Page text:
Your competition, folks with MFA's have spent a minimum of $200,000 on their training, so they are miles ahead of you. You need to duplicate that amount of time in private coaching and classes. The advantage of private coaching is that you can tailor your own training regimen and meet with a coach 1:1 which is optimal and triples your learning curve. Besides, if you spend $300 in coaching to get one on camera gig, the gig will pay you anywhere from $1200-7000 depending on how much on camera time you have. So invest in yourself and strengthen your greatest resource: you. How well prepared you are is the only thing completely within your control and oddly enough, it's the most important.5. Hire a coach before every on camera audition, call back and screen test. There is almost zero rehearsal time in the world of film & tv, so your workout is your rehearsal. If your coach is a working professional, they can also provide valuable info about the lay out of the office, the folks you're auditioning for as well as how to approach the material. And even if you don't get this job, guess what? If you did solid work in the audition room, the director, casting director will remember you because they will have watched your tape. And the coaching will continue to hone your on camera skills.6. Make no mistake. Every reading or workshop of a play or screenplay is an audition. It is a chance to show folks your stuff. So if there's a song in the script, learn it ahead of time or ask for a recording of it. If a dialect or another language is required, learn it. Call a friend who's either speaks the language or knows someone who does and get a recording. I don't care if the script says, "Don't worry about it." Walking into a reading or audition fully prepared means you're serious about getting this job. This is the actor's job. I am amazed at how many actors don't bother. When given a chance to act, then act full out, no holds barred giving the total self....If you make yourself unforgettable in a one day reading, you have created an impression on the director, writer and producer or Artistic Director; not to mention all the other industry folks who will be in attendance. 7. Actor Tip: There's the job and then there's the audition. The job is on a set with real people and lots of cameras and you really get to be in the world of the film or TV show. In the audition room, it's an 8x10 tiny little room, with a casting director mumbling lines and giving you nothing. How do you create the reality of an entire world in a tiny little room, seated in a chair with a camera up your nose. It's a skill and it's not hard and it's not a trick, it's easy once u learn how to work the camera instead of the camera working you and your nerves... Come learn the secret!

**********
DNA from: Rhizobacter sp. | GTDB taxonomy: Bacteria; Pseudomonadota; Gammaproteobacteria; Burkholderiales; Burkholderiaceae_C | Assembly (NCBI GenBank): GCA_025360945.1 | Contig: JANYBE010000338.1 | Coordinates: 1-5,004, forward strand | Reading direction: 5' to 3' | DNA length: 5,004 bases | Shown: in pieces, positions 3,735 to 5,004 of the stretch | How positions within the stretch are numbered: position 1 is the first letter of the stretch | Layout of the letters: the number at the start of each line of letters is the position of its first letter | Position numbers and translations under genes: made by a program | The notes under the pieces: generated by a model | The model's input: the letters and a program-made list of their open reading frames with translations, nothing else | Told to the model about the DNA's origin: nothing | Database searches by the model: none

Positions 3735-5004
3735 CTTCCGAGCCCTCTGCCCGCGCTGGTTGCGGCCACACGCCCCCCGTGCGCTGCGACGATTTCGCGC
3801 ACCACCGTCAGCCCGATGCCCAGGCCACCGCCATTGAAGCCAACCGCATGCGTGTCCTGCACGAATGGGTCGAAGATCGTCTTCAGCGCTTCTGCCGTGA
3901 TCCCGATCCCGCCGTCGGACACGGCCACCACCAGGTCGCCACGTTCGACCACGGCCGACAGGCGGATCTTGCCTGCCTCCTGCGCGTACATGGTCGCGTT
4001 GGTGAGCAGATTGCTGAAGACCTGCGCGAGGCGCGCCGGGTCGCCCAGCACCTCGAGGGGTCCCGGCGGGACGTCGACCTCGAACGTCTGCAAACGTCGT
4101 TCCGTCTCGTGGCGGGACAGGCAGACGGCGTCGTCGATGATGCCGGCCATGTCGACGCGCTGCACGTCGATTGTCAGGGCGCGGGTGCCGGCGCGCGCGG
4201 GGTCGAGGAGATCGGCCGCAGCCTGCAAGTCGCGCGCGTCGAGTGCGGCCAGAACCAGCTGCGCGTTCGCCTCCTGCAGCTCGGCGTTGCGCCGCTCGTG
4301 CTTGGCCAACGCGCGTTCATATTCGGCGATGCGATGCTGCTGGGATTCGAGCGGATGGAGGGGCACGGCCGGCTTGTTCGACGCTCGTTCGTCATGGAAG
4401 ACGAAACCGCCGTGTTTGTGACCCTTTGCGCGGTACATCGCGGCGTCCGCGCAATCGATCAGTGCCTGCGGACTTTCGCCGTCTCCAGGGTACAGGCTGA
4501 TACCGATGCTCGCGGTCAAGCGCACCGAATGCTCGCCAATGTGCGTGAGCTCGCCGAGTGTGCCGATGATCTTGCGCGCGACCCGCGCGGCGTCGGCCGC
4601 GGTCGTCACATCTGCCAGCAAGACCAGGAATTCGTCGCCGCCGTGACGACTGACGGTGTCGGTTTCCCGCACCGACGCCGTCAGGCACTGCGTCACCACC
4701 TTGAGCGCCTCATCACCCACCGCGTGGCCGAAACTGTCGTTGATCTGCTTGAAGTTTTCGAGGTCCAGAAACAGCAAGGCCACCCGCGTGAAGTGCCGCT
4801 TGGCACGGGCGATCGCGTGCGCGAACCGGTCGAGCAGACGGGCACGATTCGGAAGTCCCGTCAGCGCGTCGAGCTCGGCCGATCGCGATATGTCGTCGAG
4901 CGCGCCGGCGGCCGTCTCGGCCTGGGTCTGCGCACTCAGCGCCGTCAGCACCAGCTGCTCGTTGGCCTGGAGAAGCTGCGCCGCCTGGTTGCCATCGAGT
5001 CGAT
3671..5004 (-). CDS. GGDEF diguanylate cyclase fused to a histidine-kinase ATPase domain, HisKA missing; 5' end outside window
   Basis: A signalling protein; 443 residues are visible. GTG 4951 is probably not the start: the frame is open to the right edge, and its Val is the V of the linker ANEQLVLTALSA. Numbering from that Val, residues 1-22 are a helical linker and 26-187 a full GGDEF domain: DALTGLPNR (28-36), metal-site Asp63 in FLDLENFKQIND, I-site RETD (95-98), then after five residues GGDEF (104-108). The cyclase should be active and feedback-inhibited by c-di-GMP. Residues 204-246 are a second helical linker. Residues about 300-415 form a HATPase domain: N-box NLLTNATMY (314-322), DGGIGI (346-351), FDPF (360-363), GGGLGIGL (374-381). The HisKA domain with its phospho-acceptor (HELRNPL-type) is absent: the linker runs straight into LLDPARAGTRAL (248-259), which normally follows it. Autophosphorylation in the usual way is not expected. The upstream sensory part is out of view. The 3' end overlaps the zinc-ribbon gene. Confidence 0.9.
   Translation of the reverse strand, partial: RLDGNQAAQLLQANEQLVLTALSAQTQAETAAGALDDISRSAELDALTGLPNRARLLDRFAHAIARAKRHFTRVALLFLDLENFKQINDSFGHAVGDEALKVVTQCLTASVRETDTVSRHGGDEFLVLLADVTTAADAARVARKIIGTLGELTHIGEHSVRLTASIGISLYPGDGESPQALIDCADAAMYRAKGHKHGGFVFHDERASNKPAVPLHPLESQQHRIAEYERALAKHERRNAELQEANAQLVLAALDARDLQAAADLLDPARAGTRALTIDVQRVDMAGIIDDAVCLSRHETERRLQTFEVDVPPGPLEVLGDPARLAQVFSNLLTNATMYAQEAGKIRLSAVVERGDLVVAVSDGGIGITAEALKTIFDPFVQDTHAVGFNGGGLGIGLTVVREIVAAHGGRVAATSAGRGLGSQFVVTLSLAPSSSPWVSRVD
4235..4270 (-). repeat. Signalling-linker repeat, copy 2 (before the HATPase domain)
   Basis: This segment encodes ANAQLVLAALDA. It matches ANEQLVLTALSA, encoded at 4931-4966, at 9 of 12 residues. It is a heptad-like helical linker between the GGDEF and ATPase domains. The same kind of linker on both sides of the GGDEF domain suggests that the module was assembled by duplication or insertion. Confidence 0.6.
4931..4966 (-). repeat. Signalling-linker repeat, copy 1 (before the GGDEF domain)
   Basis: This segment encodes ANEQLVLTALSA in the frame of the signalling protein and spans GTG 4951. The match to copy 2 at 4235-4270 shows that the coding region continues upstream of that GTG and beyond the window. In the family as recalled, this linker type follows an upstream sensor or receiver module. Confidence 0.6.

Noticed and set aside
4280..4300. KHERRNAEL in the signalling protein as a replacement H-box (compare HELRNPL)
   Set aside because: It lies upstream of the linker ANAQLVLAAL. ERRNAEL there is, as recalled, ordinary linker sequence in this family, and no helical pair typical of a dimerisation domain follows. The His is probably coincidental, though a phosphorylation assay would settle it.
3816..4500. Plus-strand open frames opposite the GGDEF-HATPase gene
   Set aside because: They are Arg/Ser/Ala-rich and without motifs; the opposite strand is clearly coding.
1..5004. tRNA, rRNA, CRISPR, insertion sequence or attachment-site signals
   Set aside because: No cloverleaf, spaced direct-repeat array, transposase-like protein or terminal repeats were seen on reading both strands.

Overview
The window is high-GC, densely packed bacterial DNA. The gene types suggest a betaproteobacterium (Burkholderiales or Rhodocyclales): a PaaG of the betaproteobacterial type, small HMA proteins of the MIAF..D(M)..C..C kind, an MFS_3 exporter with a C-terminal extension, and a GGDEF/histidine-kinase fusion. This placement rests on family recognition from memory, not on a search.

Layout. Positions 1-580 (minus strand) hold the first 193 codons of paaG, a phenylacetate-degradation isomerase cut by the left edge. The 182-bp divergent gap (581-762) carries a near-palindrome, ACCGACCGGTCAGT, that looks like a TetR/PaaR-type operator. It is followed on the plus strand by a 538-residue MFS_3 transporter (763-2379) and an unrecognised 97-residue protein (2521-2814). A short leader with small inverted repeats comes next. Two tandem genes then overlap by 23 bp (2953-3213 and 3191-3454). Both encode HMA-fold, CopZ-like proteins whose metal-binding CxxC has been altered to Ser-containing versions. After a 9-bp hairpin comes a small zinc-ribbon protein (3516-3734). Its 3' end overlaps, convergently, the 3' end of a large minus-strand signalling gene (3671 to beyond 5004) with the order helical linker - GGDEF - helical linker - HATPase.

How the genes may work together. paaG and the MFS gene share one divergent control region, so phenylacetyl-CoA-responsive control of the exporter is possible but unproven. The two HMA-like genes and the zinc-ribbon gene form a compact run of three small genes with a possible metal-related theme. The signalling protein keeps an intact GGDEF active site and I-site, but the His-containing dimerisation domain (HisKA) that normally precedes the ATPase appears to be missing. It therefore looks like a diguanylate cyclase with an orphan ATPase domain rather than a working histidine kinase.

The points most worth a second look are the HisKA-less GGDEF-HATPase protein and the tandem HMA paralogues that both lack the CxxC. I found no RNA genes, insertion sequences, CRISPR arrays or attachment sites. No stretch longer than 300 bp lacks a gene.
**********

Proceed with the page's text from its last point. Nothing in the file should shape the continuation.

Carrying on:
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April Yvette Thompson